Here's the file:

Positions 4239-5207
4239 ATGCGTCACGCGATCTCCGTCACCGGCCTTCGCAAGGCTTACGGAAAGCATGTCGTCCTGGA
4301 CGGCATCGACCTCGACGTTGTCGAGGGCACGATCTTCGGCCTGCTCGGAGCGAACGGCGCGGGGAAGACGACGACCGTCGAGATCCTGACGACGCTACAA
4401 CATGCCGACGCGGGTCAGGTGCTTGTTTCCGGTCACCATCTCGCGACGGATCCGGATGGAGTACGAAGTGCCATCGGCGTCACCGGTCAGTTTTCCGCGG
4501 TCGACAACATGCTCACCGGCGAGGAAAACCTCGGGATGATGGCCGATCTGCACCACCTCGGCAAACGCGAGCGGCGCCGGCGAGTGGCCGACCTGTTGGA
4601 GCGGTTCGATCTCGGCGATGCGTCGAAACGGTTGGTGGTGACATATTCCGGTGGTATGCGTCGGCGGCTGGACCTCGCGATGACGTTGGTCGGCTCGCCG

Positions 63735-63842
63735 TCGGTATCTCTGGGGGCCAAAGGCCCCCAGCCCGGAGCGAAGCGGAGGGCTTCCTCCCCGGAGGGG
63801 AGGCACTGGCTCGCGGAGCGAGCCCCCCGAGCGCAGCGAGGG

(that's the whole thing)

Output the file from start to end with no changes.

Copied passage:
Positions 4239-5207
4239 ATGCGTCACGCGATCTCCGTCACCGGCCTTCGCAAGGCTTACGGAAAGCATGTCGTCCTGGA
4301 CGGCATCGACCTCGACGTTGTCGAGGGCACGATCTTCGGCCTGCTCGGAGCGAACGGCGCGGGGAAGACGACGACCGTCGAGATCCTGACGACGCTACAA
4401 CATGCCGACGCGGGTCAGGTGCTTGTTTCCGGTCACCATCTCGCGACGGATCCGGATGGAGTACGAAGTGCCATCGGCGTCACCGGTCAGTTTTCCGCGG
4501 TCGACAACATGCTCACCGGCGAGGAAAACCTCGGGATGATGGCCGATCTGCACCACCTCGGCAAACGCGAGCGGCGCCGGCGAGTGGCCGACCTGTTGGA
4601 GCGGTTCGATCTCGGCGATGCGTCGAAACGGTTGGTGGTGACATATTCCGGTGGTATGCGTCGGCGGCTGGACCTCGCGATGACGTTGGTCGGCTCGCCG

Positions 63735-63842
63735 TCGGTATCTCTGGGGGCCAAAGGCCCCCAGCCCGGAGCGAAGCGGAGGGCTTCCTCCCCGGAGGGG
63801 AGGCACTGGCTCGCGGAGCGAGCCCCCCGAGCGCAGCGAGGG